Thursday, May 13, 2010

An independent assessment of Blue City: Broker analysis

As the 'debate' continues in the comments section of a previous post on Blue City and amidst the various claims and counter claims, I thought it timely to post this independent assessment of the project by emerging markets specialist BCP Securities, a fully licensed U.S. investment bank headquartered in Greenwich, Connecticut. They did the analysis to provide information to clients (and potential clients) who want to trade the bonds.

I think readers will find it pretty consistent with the story you've been getting from Muscat Confidential over the years. Enjoy!

The original Blue City Phases as planned. 'Phase zero' (just building a hotel, a few villas and apartments plus an 18 hole golf course) was ommitted...

Blue City: What Happened?

On April 21st a story broke that former majority owner, AAJH, of the stalled Blue City project had found a new partner in Qatari investment company Bin Muhanna Holding Group. The two firms announced their aim to “restore confidence in the project” and approach investors to revive it and realize development objectives.

Blue City was meant to be Oman's biggest real estate undertaking. USD 925bn was raised in a November 2006 multi tranche bond issue for the project’s first phase, however the project crashed on the back of dismal sales and the bonds defaulted. A restructuring offer remains elusive and the company says it has “no reasonable expectation to meet debt payments when due.”

Prior to the default the minority (Omani) shareholder edged out the majority (Bahraini) partner. The Omanis brought USD 879.1mn in equity in the form of land (according to a CBRE valuation) to the deal and the Bahrainis brought USD 100mn of equity and made the USD 925mn bond raising possible. They also would provide much of the design and development. Yet the Omanis (Cyclone) had only a 30% share of the project while the Bahrainis (AAJH) had a 70% share. Months after the bond issuance minority holder Cyclone brought suit against majority holder AAJH of illegally acquiring the majority stake from third parties. It lost that case but appealed and won an injunction against AAJH. Cyclone is believed to have benefited from an influential owner (a Royal Minister holds 50% of Cyclone). The dispute is now in the Omani Supreme Court and a decision is impending.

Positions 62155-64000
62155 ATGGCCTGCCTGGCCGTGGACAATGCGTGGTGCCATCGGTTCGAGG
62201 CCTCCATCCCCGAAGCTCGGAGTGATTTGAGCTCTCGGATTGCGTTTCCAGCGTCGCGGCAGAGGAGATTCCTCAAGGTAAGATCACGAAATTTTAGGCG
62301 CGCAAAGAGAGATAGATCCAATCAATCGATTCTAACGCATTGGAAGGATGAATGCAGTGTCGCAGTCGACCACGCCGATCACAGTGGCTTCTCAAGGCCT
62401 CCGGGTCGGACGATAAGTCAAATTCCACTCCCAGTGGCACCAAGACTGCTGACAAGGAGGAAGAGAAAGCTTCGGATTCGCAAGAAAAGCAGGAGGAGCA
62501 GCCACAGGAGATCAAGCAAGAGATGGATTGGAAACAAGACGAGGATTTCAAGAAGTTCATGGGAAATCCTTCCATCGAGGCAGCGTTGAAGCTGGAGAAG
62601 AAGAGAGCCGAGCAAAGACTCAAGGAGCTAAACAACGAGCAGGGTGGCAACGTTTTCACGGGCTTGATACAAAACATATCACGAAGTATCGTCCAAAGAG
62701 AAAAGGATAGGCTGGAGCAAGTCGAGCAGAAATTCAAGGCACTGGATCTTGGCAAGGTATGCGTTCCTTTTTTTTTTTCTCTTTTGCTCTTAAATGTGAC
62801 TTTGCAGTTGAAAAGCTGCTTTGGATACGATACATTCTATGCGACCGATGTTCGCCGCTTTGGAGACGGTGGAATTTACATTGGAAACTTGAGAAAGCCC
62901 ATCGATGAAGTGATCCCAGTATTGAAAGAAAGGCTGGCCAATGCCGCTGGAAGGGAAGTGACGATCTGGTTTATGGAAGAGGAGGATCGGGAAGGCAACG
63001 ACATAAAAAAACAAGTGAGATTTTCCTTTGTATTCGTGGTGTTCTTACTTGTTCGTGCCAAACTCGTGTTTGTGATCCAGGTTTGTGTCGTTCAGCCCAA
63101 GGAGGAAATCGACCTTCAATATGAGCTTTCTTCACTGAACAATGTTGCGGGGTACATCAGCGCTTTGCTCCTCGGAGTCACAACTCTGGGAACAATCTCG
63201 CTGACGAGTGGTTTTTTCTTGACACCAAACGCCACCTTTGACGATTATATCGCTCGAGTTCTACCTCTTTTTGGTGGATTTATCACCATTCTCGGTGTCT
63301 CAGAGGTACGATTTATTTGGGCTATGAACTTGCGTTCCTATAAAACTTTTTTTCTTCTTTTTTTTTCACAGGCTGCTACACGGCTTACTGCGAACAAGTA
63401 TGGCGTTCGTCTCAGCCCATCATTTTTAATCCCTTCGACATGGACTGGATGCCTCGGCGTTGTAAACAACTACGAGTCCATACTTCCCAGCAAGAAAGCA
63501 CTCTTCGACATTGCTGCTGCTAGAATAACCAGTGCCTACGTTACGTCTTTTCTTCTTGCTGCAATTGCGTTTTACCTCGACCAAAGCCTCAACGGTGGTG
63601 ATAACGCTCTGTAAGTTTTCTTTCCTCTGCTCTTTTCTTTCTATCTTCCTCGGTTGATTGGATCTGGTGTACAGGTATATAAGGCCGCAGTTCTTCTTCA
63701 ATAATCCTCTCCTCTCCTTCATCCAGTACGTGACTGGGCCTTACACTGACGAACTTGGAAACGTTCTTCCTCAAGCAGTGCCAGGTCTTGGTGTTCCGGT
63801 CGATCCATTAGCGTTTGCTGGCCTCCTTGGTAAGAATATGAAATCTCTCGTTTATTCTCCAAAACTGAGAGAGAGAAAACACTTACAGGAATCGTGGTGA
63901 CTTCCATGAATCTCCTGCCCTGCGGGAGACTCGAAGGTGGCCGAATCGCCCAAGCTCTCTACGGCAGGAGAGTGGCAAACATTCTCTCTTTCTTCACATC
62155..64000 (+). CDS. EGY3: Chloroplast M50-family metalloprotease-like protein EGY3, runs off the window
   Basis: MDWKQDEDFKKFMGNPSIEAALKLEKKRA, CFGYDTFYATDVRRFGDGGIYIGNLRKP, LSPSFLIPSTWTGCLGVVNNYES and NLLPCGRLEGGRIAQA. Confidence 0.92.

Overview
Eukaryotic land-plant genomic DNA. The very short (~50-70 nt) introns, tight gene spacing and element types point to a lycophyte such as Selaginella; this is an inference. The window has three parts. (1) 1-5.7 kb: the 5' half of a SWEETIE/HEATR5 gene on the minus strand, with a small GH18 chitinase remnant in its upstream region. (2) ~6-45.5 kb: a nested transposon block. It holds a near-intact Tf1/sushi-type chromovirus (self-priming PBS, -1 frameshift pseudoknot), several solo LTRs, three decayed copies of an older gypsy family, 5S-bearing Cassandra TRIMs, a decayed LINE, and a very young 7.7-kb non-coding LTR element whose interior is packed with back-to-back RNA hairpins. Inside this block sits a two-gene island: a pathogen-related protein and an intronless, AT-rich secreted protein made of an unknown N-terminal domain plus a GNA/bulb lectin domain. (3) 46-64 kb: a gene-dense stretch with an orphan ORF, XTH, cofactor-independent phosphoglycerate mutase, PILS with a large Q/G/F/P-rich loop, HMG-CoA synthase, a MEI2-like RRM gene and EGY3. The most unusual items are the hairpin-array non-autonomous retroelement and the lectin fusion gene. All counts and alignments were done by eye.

The inclusion of the new Qatari partner has added upside to the bonds. It makes revival of the project possible through the financial and legal leverage of the Qatari partner. The Chairman of Bin Muhanna Holding Group, Dr. Najeeb Bin Mohammed al Noaimi, is both a former Qatari Minister of Justice and a defense attorney for Saddam Hussein. He has a reputation for championing various legal causes in the Arab world. If his presence causes an AAJH victory in court then the project would benefit from better management and new capital.

If the Omanis win the Supreme Court case then their claim stands, but they might still consider reconciliation. In exchange for Qatari capital and Bahraini know how the Omanis might restart the project after a renegotiated shareholding. Ownership shares might converge towards 50/50 instead of 70/30.

Downside for the bonds stems from an Omani victory, no reconciliation, and a failure of the bond insurance policy to pay out (the current concern). Recovery will also decrease according to tranche seniority and be minimal for the C & D tranches. INSOL, an association of turnaround lawyers and accountants, states that the average recovery rate in MENA bankruptcies is 30% as opposed to 55-60% in developed countries What will mitigate that here is whether an insurance policy on the first tranche is still in good force.

Blue City bond holders are supposedly secured by 25sq km of the project area, which was valued by CB Richard Ellis at USD 879.1mn in 2006. However this land was gifted by Oman to the project and it is improbable that Oman would hand over this real estate to bond holders. Hence we exclude it from a recovery valuation. There is also a series of cash reserves outside Oman and in the custody of the Security Trustee, the Bank of New York, and theoretically this cash should be available security to Bond holders.